You can't beat the bond you get from an 8 week old pup who has only ever known you, and you are the center of their world. It may take more time to build on that with a 6 month old. Could even be unsettling for the puppy as he/she is effectively being re-homed and having their world turned upside down. The puppy might not even listen to you at all to start with, because you weren't their "boss" and educator.

    My gut feel is the negatives out way the positives. But that's just my humble opinion.
     
  4. JohnG

    JohnG Registered Users

    Joined:
    Feb 15, 2014
    Messages:
    108
    snap :)
     
  5. suejoh

    suejoh Registered Users

    Joined:
    Nov 19, 2014
    Messages:
    28
    Many thanks for your opinions. Yes, she is round about the price you suggested so I thought it would have to be an advantage for her to be trained.
    The trouble is that there are no working bitch pups around at the moment.
    So - I must not go and see her. I must be strong. I must not go and see her....... :)
     
  6. JulieT

    JulieT Registered Users

    Joined:
    Jun 15, 2013
    Messages:
    22,638
    I've never myself bought a part trained dog, but my family had two dogs that in their early months were trained by professionals and they were both fabulous dogs (both better than the dogs that grew up in our busy family home with kids ruining my mum's training efforts). All guide and assistance dogs are trained by others before they find their final owner too. I'm sure lots of factors influence the success of it or not though.

    I'd definitely consider a part trained dog - what would be important to me was what the dog was like, so I'd expect to be able to have it on a trial basis for a bit.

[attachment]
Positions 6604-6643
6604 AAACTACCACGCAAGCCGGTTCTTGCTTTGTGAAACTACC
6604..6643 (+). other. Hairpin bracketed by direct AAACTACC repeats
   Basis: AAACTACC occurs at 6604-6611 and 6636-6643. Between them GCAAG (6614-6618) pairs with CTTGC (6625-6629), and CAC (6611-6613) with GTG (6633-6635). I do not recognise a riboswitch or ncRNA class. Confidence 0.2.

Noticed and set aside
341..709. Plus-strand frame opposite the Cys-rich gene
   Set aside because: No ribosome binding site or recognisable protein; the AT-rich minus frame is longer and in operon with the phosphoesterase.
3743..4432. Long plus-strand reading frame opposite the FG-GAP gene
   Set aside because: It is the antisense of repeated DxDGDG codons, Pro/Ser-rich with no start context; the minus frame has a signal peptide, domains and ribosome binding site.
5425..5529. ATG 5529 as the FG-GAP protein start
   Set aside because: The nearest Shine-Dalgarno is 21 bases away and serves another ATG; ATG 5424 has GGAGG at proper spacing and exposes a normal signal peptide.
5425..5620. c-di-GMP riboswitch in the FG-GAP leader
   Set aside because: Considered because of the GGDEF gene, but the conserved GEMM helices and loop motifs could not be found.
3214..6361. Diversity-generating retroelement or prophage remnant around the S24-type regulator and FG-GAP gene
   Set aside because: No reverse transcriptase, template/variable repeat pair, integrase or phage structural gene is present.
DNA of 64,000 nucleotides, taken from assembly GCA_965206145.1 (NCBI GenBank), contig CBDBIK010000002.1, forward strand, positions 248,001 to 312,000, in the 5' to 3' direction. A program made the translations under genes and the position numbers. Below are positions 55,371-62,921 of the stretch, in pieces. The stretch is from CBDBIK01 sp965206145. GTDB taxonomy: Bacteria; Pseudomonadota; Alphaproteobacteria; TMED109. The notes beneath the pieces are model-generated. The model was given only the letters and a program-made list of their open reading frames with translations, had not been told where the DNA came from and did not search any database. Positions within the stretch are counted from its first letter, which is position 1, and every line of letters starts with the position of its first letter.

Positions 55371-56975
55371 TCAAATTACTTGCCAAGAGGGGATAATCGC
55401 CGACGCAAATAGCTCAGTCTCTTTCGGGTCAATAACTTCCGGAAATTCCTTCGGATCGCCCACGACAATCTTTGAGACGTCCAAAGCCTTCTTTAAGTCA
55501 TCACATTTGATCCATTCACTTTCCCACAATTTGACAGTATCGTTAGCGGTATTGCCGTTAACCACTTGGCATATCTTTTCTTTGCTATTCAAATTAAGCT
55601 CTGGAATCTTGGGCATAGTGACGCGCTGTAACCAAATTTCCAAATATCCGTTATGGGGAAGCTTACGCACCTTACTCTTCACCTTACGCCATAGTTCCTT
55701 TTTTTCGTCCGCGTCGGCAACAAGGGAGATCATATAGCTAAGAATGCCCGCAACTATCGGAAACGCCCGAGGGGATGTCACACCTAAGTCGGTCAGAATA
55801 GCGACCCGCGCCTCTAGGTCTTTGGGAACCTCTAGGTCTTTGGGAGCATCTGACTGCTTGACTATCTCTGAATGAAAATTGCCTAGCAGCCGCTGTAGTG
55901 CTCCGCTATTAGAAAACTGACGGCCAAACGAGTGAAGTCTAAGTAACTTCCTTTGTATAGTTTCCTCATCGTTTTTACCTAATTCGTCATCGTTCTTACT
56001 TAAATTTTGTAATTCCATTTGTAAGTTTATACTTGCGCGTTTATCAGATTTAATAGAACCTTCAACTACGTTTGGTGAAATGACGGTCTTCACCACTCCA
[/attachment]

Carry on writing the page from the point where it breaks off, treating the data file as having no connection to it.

7. snowbunny

    snowbunny Administrator Forum Supporter

    Joined:
    Aug 27, 2014
    Messages:
    11,699
    Location:
    Andorra and Spain
    Except you were far more reasoned and eloquent!

    Sue - to me, that price would not be worth it at all. Like John, I have loved ever minute of my training and the bond it has built with my dogs - even through the difficult times! Also, since choosing to have a puppy, learning and researching about positive reinforcement training methods, I wouldn't want any dog of mine to be trained through any other methods. I am by no means perfect, but I strive to be. As much as positive reinforcement is becoming more and more accepted throughout the training world, it is still in the minority, and so I would be somewhat doubtful that anyone training "my" puppy would live up to my standards.

    Please note, I'm not saying that a 6 month old puppy trained to a high standard is over-priced. I fully appreciate the extra cost of food, veterinary care and the time and effort put into training comes at a high price for the 8 week to 6 month period. I'm simply saying that in my case, I don't think there is that much value added to the puppy, since I got so much out of that extra time with them.
     
  8. snowbunny

    snowbunny Administrator Forum Supporter

    Joined:
    Aug 27, 2014
    Messages:
    11,699
    Location:
    Andorra and Spain
    Are there any breeders you can put your name down with? Most well-bred pups are snapped up well before they are born.

    Wise. If you can stick to it. I know if I went to see her, I'd be coming home with her. So far better to do your reasoning without the pull of the heart strings. Hell, that's how I ended up with two puppies instead of one... actually, make that two puppies instead of none. :rolleyes:
     
  9. Oberon

    Oberon Moderator Forum Supporter

    Joined:
    Mar 6, 2013
    Messages:
    14,438
    Location:
    Australia